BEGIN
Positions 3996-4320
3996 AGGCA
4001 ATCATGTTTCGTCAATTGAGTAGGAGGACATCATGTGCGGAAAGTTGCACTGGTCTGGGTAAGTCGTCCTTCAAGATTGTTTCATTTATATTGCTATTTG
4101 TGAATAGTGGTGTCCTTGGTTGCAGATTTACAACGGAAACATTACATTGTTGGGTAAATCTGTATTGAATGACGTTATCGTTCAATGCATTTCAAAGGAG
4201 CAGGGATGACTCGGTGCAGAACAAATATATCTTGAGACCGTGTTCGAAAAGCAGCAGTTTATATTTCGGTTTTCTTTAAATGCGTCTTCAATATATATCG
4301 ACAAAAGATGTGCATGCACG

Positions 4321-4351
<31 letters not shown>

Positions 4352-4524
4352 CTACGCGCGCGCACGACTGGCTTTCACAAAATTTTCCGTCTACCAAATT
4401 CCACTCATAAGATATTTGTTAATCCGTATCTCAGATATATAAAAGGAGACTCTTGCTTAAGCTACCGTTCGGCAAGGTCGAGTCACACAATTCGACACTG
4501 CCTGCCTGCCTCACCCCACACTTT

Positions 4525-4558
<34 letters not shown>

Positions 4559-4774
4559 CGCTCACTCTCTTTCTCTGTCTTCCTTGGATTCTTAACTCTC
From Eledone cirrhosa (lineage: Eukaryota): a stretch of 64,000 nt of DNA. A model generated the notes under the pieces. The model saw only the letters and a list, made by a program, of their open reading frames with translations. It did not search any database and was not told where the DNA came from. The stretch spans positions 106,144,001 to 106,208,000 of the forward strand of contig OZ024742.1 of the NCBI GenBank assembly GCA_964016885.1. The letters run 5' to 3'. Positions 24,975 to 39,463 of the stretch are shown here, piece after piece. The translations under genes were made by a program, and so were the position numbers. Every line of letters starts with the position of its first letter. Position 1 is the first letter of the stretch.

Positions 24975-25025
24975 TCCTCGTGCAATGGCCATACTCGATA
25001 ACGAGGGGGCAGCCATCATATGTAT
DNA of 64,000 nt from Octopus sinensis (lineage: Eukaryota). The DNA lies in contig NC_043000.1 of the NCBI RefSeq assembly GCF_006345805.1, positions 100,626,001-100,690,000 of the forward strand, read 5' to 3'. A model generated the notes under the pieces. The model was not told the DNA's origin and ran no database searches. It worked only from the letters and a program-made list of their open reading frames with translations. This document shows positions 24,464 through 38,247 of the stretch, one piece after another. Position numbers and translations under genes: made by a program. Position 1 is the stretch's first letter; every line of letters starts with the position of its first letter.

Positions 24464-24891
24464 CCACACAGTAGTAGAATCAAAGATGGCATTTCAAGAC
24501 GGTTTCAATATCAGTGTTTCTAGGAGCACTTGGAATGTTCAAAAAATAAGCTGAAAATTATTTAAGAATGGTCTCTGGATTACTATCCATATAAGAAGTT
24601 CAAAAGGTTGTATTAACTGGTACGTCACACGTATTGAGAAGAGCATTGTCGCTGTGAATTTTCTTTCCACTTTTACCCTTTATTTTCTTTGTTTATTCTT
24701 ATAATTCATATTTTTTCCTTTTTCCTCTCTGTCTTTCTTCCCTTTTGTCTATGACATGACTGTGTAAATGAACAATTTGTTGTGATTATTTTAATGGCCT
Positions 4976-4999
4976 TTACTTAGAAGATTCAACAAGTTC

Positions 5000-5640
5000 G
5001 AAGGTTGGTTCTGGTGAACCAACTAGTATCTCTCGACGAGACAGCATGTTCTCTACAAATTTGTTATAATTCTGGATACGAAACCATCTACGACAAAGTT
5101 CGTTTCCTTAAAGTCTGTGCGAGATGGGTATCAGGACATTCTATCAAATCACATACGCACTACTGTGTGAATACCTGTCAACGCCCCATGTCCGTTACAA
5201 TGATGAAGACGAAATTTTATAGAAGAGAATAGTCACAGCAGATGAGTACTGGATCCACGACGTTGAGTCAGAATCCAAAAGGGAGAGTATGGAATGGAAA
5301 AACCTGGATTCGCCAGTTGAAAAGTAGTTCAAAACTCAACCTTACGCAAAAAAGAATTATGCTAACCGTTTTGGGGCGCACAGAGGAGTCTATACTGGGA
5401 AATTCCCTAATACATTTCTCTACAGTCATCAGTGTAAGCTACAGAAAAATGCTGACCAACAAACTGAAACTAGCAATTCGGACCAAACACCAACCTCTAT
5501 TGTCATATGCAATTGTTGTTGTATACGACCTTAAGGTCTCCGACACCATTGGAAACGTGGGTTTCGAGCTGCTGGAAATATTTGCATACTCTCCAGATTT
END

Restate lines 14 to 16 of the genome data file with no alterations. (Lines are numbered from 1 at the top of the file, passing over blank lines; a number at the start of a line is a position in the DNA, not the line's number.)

<34 letters not shown>

Positions 4559-4774
4559 CGCTCACTCTCTTTCTCTGTCTTCCTTGGATTCTTAACTCTC